Target Phantom Plug Loads, Not Phantom Savings

Max Ma, ERS, for Zondits

Plug loads are any electrical devices or appliances that draw power from an electrical wall outlet, including computers, monitors, printers, copiers, vending machines, coffee machines, and many others. When plug loads draw power for an extended period in an idle mode, the idle power use is referred to as phantom power, since users are often unaware of this power consumption. Innovative solutions have been proposed and tested to reduce the phantom power, with varying degrees of success. Most common solutions include smart power strips, wirelessly connected plug controls, and computer software. All plug load controls seek to shut off the controlled devices when active uses are not expected, such as during non-business hours in an office setting, or after-store hours in a retail business.

However, targeting phantom plug loads comes with the risk of phantom energy savings: savings theoretically quantified but not realistically achieved. The following sections highlight the practical challenges observed with the implementation of plug load controls.

User Education

Frequently, plug load controls were marketed and approved at the building owner or corporate level, with relatively little effort spent on educating the daily users who are closest to these controls. This can result in unintended removal or deletion of the devices, intentional circumvention of the devices for fear of being monitored, or using the devices for unintended end uses. A good example is the case of a middle school, where wireless controls were installed to shut off office equipment after school hours. During an after-hours open house – a one-time event – school staff panicked as printers, computers, and copiers were without power. One teacher discovered that bypassing the control would restore the device power, and the practice of bypassing the controls became habitual among most staff members. The control’s capability to restore power at the press of a button, however, was never communicated to the staff, leaving hundreds of sophisticated controls as mere outlet decorations.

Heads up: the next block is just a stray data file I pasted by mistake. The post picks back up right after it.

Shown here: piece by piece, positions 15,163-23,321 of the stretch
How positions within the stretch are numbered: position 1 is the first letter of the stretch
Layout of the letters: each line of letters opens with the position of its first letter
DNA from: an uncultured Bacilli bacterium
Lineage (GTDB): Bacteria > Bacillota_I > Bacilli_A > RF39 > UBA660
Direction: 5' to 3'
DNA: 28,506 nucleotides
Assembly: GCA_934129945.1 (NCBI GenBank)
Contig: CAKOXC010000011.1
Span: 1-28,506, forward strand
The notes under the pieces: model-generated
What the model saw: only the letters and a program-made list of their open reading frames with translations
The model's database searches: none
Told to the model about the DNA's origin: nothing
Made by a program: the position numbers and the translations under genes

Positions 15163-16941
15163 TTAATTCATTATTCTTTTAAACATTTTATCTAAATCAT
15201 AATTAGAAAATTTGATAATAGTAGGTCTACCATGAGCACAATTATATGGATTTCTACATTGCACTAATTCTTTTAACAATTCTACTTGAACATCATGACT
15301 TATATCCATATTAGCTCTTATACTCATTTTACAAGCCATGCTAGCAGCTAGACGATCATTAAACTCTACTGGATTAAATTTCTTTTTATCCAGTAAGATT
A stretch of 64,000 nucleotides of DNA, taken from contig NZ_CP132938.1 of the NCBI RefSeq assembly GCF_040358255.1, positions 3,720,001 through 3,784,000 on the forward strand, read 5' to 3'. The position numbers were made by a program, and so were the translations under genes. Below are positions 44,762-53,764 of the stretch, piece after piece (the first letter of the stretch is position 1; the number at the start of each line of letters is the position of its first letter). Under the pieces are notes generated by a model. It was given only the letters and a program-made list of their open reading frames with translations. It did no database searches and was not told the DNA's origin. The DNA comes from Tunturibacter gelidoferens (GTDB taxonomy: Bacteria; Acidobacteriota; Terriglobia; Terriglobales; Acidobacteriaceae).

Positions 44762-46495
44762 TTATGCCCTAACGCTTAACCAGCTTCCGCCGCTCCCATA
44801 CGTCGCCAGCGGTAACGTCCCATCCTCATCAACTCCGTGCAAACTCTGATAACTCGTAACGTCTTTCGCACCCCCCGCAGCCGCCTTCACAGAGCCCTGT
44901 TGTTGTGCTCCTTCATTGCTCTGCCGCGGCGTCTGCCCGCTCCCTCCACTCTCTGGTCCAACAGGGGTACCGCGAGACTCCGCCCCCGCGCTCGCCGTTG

plug load controls
Two pictures of plug controls from a recent site visit. On the left, a correctly installed Bert plug control and on the right, an incorrectly installed control in the same facility with an oil diffuser plugged in.


The persistence of a plug load control depends not only on the expected life of the control, but also on that of the controlled device. In an office or school setting, where these controls are most frequently deployed, the effective controlled device life becomes the limiting factor. Devices could become disconnected from their controls during janitorial work, with staff turnover, with electrical repairs, or with equipment servicing. For example, new occupants of office space often assume that the controls belonged to previous occupants, and would treat them as any other lost-and-found item – uninstall and archive.

Device Compatibility

As much as the plug load controls are intended for universal use, some devices fare worse than others when plugged into a control. IT professionals tend to be particularly wary of scheduled computer shutdowns for their interference with remote updates and network maintenance. Modern smart devices – those with their built-in computers and power-management capabilities – may be particularly susceptible to malfunctions after power interruption not initiated by the devices themselves. A classroom computer in an elementary school, for example, may suffer hard disc crashes when children repeatedly press the power button to restore the computer power after a scheduled shutdown.

A blanket schedule applied to each facility may also fail to account for the schedule requirements of each controlled device. While desk lamps and fans may turn back on within seconds, computers, printers, and copiers may require a few minutes, while refrigerated vending machines would require an hour or more to restore normal operations. As a consequence, vending machine controls are more likely to be bypassed by end users.


With any plug load control technology, one must consider the design, implementation, and user education to maximize the persistence rate and minimize harmful side effects on the controlled devices. Despite the ongoing discovery of their limitations, plug load controls remain an effective tool of energy efficiency when thoughtfully implemented, as a helpful transition in this age of smart devices.